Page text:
Little Man Christopher

Little Man Christopher

From Chicken Soup for the Breast Cancer Survivor's Soul

Little Man Christopher

The Child is father to the Man.

William Wordsworth

Upon receiving my diagnosis of aggressive breast cancer, my husband, Tony, and I were faced with the challenge of how to deal with the situation without frightening our son, Christopher, who had just turned three. He was already trying to adjust to having a new baby in the house and being a big brother to six-month-old Emily, and he didn’t need any more burdens on his little shoulders.

We decided not to try and explain the frightening ordeal we were embarking on, but to go about our business, trying to keep daily life as routine as possible for the sake of the children. This worked to a point, but eventually things like prolonged illness, fatigue and loss of hair gave Christopher the impression that all wasn’t well at our house.

“Mommy’s very sick,” I finally said to him, after he had noticed I was different. “My body is trying to fight the sickness, and that’s why all my hair fell out. Don’t worry, though . . . when I feel better, it will all grow back.”

After having said that, I wondered if I had done the right thing. One day, when Christopher had a tummy ache, he asked, “Will my hair come out, too?” And when little Emily had a fever, he expected her hair to come out as well.

So on we went, through months of chemotherapy. The schedule was the same each time: take the children to school, have a treatment, sleep until they come home, and back to work by Monday. Between treatments, Tony gave me Neupogen injections to keep my white cell count up. This ensured I could have my next treatment without a slip in the schedule.

I’ll never forget the first time Christopher heard me get sick after a treatment. I thought I was being so discreet, first opening the bedroom door and slipping quietly into the master bathroom, then closing the door behind me and letting loose. All of a sudden, out of nowhere, there was his little hand rubbing my back oh-so-gently. “It’s okay, Mommy,” he’d say to me.

After seeing me in such a vulnerable position, he found it difficult to leave my side. Many a night, his daddy carried him to bed after he fell asleep while comforting me. Many a day, we struggled to separate from each other when dropping him off at preschool.

I’ll always remember and cherish the moment he first discovered my hair was growing back. He came to my room, and a look of wonder came over his face as he caught sight of me. “Are you feeling better today, Mommy?”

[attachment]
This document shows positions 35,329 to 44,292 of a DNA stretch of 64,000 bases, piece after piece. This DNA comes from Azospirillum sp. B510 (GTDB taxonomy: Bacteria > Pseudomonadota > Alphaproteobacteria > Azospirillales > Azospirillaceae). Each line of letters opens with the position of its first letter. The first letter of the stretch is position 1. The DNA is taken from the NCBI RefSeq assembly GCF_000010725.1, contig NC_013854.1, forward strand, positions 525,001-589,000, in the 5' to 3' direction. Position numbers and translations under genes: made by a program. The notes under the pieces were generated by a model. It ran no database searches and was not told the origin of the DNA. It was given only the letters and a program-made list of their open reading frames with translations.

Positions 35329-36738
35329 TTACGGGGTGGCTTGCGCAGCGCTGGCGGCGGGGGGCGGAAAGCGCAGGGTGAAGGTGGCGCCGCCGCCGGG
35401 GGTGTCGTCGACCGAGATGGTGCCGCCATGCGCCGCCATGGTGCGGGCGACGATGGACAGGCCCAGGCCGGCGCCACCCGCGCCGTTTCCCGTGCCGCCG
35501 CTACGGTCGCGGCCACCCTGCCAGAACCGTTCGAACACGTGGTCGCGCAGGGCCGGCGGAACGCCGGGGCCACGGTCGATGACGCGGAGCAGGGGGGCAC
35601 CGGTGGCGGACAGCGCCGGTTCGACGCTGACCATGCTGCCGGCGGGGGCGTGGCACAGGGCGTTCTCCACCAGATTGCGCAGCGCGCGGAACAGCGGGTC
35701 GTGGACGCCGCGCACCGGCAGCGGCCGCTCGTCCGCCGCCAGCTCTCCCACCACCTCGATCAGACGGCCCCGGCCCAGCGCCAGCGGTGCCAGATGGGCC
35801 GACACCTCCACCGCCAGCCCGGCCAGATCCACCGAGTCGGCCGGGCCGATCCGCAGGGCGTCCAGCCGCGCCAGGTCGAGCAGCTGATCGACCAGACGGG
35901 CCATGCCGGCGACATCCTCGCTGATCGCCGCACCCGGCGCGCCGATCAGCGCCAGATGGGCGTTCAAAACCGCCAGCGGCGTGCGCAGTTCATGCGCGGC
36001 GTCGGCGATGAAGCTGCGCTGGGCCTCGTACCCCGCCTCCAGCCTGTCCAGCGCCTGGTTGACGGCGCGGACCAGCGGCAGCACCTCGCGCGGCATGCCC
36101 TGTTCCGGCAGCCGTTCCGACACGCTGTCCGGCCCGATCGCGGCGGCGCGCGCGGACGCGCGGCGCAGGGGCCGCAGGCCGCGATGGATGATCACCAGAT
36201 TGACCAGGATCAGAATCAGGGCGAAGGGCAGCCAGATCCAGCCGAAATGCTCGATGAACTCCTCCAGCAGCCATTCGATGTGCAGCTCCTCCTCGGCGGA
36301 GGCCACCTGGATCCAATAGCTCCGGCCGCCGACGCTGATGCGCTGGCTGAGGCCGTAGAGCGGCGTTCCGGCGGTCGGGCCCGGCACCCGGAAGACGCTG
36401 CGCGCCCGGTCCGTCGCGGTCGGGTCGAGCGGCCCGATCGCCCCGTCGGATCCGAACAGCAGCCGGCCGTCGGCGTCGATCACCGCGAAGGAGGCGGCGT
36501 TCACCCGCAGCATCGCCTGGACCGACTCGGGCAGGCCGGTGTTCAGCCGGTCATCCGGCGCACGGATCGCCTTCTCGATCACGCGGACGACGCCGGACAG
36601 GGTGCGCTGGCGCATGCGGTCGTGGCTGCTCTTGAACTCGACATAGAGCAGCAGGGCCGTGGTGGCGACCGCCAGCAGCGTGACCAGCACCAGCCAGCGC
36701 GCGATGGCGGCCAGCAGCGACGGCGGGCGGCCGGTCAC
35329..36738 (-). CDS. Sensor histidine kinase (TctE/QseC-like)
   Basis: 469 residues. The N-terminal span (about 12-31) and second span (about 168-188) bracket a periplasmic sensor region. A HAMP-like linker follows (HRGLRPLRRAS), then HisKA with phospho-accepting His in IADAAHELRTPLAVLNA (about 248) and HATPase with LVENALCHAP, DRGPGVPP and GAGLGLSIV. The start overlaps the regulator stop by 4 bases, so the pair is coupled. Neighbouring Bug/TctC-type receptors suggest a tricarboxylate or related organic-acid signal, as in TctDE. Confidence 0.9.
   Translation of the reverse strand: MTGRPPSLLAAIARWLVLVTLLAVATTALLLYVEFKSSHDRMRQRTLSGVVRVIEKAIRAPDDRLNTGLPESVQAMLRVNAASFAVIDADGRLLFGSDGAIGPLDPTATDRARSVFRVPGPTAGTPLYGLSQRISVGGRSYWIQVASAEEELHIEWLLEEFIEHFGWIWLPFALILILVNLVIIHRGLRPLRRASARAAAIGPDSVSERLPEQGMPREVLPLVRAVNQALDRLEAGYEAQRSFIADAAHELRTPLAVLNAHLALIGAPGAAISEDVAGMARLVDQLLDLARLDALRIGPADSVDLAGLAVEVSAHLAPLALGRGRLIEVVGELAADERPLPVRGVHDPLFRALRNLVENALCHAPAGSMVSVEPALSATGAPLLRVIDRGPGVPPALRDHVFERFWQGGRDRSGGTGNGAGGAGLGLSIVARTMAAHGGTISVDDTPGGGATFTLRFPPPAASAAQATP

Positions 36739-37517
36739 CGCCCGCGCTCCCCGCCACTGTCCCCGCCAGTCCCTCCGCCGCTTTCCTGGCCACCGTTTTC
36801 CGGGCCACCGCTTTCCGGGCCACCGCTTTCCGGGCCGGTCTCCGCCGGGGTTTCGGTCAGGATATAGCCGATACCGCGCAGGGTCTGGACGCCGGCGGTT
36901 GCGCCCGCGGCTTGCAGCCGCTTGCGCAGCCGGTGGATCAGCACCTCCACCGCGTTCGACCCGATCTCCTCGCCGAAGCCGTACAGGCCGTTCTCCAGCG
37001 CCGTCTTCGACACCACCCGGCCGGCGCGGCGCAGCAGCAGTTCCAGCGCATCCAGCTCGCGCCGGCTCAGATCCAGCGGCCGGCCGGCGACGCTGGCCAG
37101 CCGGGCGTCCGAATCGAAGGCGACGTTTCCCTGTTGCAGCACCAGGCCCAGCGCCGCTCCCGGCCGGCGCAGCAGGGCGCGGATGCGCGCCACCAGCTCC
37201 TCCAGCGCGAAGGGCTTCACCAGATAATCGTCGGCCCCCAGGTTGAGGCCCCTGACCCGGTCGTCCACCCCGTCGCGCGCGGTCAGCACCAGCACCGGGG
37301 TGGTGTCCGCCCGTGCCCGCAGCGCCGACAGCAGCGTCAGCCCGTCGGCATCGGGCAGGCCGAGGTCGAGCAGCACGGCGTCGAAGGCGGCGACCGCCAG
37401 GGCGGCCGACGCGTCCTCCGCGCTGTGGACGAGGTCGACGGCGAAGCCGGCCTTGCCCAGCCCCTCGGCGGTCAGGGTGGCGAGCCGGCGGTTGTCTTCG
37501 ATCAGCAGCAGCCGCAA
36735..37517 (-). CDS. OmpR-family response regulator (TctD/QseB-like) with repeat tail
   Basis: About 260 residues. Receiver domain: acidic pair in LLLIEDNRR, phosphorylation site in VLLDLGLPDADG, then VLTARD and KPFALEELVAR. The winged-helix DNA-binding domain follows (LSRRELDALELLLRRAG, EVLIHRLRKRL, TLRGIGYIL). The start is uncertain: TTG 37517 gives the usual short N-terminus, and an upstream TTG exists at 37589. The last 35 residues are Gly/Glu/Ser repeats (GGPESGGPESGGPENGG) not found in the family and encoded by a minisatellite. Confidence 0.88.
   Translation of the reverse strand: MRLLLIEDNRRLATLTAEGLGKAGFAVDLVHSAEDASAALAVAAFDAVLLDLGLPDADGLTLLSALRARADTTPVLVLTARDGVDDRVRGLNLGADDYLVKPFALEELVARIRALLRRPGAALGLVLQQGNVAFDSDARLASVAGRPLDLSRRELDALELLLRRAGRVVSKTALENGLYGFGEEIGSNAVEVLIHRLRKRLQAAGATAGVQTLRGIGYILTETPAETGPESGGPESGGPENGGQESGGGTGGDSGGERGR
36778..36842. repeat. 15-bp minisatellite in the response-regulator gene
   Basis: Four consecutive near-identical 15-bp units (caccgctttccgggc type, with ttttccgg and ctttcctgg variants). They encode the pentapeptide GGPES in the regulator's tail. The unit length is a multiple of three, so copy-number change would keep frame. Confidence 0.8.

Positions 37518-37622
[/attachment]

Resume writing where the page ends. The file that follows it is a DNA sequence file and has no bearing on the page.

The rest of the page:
Without thinking much about it, I replied that I was doing all right. “I knew it!” he said with a big grin. “It’s coming back!” With that, my little man gently rubbed my head for the first of many times throughout my recovery.

Since then, we’ve finished chemotherapy, radiation, numerous surgeries, and endured several years of hormone therapy. It’s hard to say whether Christopher, now eleven years old, has any recollection of that period or not. I’m sure he isn’t aware of how serious things really were, as we were very careful not to use the “c” word in our house back then.

It’s funny how, as parents, we go through every day, constantly faced with challenges we didn’t expect, without a handbook, and often making important decisions on the spur of the moment. Our choice to provide our son with something tangible to help him understand our crisis was, I believe, the right one. To this day, he always tells me that I have pretty hair, and I wonder if somewhere in the back of his mind, he’s subconsciously harboring the memory of that difficult period of time.

We’ve always expected to be there for our children, to provide support and help them through life’s challenges. What we never counted on was the amount of strength we would draw from them, and just how big a role this little man would play in bringing our family through the most difficult of times. Thank you, Christopher.

Kathy Vancura

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